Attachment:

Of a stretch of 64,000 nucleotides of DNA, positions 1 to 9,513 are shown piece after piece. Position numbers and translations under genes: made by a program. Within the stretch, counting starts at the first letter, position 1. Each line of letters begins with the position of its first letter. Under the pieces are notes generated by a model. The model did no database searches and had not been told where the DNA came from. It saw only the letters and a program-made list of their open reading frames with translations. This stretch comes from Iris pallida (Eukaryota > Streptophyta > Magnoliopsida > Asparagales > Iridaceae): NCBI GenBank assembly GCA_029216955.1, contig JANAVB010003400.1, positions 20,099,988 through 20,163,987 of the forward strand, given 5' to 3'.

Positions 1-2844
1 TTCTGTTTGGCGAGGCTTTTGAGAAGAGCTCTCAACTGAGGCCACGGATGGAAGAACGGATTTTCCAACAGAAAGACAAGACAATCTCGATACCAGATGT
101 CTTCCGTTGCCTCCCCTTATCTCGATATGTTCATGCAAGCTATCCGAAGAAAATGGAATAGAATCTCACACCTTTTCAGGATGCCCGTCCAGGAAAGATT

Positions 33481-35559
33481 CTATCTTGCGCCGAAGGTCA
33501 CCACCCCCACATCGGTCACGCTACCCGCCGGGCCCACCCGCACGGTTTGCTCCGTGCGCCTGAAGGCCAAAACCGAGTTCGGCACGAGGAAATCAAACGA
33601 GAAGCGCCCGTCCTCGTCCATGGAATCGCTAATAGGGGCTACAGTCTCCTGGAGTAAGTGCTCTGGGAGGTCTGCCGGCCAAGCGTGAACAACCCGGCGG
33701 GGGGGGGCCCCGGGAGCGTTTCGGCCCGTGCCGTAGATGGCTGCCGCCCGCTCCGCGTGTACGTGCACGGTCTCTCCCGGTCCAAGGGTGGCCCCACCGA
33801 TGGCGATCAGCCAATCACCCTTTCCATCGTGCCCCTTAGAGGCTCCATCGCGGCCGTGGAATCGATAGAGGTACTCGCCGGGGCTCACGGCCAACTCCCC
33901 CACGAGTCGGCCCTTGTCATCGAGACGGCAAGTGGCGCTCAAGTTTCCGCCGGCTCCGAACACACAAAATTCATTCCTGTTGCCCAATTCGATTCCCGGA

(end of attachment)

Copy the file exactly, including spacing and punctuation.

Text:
Of a stretch of 64,000 nucleotides of DNA, positions 1 to 9,513 are shown piece after piece. Position numbers and translations under genes: made by a program. Within the stretch, counting starts at the first letter, position 1. Each line of letters begins with the position of its first letter. Under the pieces are notes generated by a model. The model did no database searches and had not been told where the DNA came from. It saw only the letters and a program-made list of their open reading frames with translations. This stretch comes from Iris pallida (Eukaryota > Streptophyta > Magnoliopsida > Asparagales > Iridaceae): NCBI GenBank assembly GCA_029216955.1, contig JANAVB010003400.1, positions 20,099,988 through 20,163,987 of the forward strand, given 5' to 3'.

Positions 1-2844
1 TTCTGTTTGGCGAGGCTTTTGAGAAGAGCTCTCAACTGAGGCCACGGATGGAAGAACGGATTTTCCAACAGAAAGACAAGACAATCTCGATACCAGATGT
101 CTTCCGTTGCCTCCCCTTATCTCGATATGTTCATGCAAGCTATCCGAAGAAAATGGAATAGAATCTCACACCTTTTCAGGATGCCCGTCCAGGAAAGATT

Positions 33481-35559
33481 CTATCTTGCGCCGAAGGTCA
33501 CCACCCCCACATCGGTCACGCTACCCGCCGGGCCCACCCGCACGGTTTGCTCCGTGCGCCTGAAGGCCAAAACCGAGTTCGGCACGAGGAAATCAAACGA
33601 GAAGCGCCCGTCCTCGTCCATGGAATCGCTAATAGGGGCTACAGTCTCCTGGAGTAAGTGCTCTGGGAGGTCTGCCGGCCAAGCGTGAACAACCCGGCGG
33701 GGGGGGGCCCCGGGAGCGTTTCGGCCCGTGCCGTAGATGGCTGCCGCCCGCTCCGCGTGTACGTGCACGGTCTCTCCCGGTCCAAGGGTGGCCCCACCGA
33801 TGGCGATCAGCCAATCACCCTTTCCATCGTGCCCCTTAGAGGCTCCATCGCGGCCGTGGAATCGATAGAGGTACTCGCCGGGGCTCACGGCCAACTCCCC
33901 CACGAGTCGGCCCTTGTCATCGAGACGGCAAGTGGCGCTCAAGTTTCCGCCGGCTCCGAACACACAAAATTCATTCCTGTTGCCCAATTCGATTCCCGGA